Saturday, February 9, 2008

I burst right out into a swan

I realized as I was standing impatiently among the crowd of malcontents at Irving Plaza last night waiting for Siouxsie Sioux to come out, that I had been doing the exact same thing 20 years ago in St. Petersburg, Florida at Jannus Landing.

Not much in my life has changed.

Hers, on the other hand, has been upheaved several times - first the Banshees, her band since the mid-70s, disintegrated, which left her with The Creatures - her side project with husband Budgie. Then she and Budgie divorced, which she revealed to the world just last year - and she's on her own musically and emotionally for the first time in three decades.

I wondered what she would be like.

The Banshees carried me through most of my adolescent and young adult life. I remember very vividly the moment my friend Carolyn Schmidt handed me Tinderbox and Hyaena in tenth grade. She was trying to upgrade my musical sensibilities which at that point didn't really delve any deeper into the realm of alternative music than The Cure.

What Carolyn didn't realize was that she was introducing me to what would come closest to being a musical icon in my life. Some have Madonna, some have Judy, some even have one of those pernicious little talentless coozes littering the airways these days.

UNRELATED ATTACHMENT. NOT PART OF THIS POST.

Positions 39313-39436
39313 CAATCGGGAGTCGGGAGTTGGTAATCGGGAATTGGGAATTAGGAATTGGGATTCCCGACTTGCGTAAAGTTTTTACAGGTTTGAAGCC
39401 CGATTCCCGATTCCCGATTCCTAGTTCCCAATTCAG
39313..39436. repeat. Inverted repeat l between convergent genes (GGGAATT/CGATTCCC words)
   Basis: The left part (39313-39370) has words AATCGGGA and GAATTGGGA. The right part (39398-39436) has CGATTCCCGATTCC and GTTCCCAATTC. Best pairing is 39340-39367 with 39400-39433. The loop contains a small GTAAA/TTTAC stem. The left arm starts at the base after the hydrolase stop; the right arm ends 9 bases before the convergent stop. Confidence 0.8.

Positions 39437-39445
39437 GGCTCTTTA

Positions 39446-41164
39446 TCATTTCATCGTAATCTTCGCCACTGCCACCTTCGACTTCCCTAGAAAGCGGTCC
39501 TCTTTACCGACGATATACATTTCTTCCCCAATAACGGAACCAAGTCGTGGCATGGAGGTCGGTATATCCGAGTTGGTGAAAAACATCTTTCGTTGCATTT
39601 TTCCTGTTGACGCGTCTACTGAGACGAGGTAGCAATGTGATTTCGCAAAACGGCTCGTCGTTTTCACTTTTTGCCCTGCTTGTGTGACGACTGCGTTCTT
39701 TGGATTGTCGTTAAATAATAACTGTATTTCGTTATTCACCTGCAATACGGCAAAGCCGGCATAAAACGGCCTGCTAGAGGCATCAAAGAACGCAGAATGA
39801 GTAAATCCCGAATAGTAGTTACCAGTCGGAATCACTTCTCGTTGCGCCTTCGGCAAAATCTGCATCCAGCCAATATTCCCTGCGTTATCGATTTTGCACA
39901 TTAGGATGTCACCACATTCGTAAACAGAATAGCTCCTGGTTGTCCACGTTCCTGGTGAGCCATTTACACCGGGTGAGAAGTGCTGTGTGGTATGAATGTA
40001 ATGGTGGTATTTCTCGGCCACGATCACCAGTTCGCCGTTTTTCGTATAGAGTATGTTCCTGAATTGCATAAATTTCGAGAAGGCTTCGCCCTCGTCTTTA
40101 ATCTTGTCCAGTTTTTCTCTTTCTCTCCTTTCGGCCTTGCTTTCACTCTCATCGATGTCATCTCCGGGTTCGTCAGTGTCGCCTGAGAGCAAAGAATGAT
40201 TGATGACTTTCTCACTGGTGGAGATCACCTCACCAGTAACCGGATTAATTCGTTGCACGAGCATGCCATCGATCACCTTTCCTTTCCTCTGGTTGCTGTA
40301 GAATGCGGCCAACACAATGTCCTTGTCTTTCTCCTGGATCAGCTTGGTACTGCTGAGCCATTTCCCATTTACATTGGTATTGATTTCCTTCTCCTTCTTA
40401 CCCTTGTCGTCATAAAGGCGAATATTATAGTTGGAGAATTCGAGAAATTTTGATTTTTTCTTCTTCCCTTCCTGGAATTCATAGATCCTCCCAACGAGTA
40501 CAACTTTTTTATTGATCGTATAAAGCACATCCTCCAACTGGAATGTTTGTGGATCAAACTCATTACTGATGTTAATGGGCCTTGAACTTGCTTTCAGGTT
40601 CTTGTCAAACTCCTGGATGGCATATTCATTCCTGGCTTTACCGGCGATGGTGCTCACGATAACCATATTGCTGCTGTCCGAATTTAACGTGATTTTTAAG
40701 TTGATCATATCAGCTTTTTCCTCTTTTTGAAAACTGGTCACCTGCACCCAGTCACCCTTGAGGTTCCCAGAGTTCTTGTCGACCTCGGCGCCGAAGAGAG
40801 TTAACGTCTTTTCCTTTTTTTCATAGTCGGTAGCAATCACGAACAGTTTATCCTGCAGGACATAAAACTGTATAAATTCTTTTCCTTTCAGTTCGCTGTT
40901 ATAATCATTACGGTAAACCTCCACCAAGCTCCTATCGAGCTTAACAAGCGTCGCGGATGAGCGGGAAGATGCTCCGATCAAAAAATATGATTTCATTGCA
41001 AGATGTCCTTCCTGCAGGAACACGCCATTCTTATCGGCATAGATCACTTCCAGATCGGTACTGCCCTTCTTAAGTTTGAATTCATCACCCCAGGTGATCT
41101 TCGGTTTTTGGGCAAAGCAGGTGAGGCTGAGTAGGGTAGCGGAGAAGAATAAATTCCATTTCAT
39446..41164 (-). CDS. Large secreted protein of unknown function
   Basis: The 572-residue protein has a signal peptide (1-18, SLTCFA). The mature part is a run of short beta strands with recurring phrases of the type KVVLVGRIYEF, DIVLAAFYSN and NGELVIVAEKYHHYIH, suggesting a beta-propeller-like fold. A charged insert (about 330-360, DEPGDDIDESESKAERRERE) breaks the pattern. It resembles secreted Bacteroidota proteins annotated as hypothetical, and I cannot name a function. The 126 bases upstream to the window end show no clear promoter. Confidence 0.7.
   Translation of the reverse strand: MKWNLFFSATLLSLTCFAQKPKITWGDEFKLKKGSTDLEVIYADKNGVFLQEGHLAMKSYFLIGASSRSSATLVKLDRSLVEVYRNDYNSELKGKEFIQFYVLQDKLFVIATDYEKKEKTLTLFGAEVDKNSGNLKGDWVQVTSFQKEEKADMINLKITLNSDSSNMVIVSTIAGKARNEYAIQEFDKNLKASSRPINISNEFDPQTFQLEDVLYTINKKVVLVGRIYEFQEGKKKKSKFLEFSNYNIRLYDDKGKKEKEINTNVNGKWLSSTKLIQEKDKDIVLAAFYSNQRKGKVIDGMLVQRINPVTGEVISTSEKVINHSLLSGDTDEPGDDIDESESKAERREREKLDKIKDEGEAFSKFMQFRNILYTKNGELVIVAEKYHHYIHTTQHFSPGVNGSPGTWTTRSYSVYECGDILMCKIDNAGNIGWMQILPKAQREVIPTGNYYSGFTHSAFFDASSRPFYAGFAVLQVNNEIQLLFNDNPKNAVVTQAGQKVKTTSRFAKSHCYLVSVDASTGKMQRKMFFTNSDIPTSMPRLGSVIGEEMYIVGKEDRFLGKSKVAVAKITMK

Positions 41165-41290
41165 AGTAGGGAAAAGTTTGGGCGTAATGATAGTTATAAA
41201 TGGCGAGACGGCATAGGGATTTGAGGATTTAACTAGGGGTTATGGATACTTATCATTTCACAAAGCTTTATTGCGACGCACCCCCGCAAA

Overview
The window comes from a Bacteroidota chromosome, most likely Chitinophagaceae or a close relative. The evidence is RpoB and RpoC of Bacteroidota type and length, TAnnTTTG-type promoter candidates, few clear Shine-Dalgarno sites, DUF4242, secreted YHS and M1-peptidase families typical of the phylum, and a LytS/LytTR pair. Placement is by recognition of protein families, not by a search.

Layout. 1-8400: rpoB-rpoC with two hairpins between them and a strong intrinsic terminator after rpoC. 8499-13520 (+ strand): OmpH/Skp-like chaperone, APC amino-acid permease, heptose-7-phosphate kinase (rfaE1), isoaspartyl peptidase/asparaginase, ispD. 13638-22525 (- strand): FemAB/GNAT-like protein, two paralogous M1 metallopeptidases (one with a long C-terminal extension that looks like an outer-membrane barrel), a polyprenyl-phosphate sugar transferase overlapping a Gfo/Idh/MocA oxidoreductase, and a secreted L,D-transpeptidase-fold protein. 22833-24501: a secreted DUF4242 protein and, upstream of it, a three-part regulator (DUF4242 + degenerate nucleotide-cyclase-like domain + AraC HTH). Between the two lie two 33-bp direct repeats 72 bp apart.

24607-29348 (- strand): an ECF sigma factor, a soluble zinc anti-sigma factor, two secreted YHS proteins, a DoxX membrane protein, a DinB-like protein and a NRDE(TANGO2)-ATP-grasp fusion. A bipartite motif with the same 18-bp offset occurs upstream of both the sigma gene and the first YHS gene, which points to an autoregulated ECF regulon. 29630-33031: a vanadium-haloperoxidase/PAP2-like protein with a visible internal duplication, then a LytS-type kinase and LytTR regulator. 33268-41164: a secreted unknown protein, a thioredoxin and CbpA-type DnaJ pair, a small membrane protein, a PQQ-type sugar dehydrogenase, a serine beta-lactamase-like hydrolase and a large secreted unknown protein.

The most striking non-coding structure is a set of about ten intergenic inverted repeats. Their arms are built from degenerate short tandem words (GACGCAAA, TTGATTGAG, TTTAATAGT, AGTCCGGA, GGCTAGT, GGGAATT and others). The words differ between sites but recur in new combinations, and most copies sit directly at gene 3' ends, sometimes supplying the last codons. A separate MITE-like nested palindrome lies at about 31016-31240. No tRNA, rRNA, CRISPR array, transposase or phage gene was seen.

I have Siouxsie.

When I saw her on the 'Song From the Edge of the World' tour, I was a puffy teenager, filled with angst-ridden awe that I was about to witness live, in the flesh, the bleak matron of sinister music who had filled my nights with visions of a happy apocalypse.

As I warbled along to giddy lines like, "This unrest crucifies my chest / without anaesthetic it cuts / through tumorous flesh" and "sucking leeches feel the need / sucking dry unsated stomach pops / sharpened knives with flying sparks / sagging bodies with stretch marks," I felt as if she were really speaking to me.

Like I had found a second mother.

She guided me through high school, college, young adulthood - well, you get the point. She's always been there.

When Mantaray came out last year, I was ecstatic. Most chanteuses as they grow older seem to fade into bland routine.

Take Annie Lennox for example - her past two albums have been wishy-washy, dreary pseudo-soul/R&B hogwash that I would rather wipe my ass with than listen to (I tried. I really did. I love her - but, COME ON. That "Sing" song almost made me vomit). She used to be brilliant. She still could be. Instead, she chooses to sing 'lite' rock - the kind of shit you hear while waiting in the dentist's office. Soothing.

Fuck that.

Siouxsie proved that she would never settle - Banshees, Budgie or not. She kicks just as much ass by herself as she did with her former accomplices. Maybe even more. Siouxsie has managed to retain the disdain she held for pretty much everything when the Banshees formed in 1976, molding it to suit her as her life changes, without falling into a 'musical comfort zone.'

All I can say is, it is working well for her.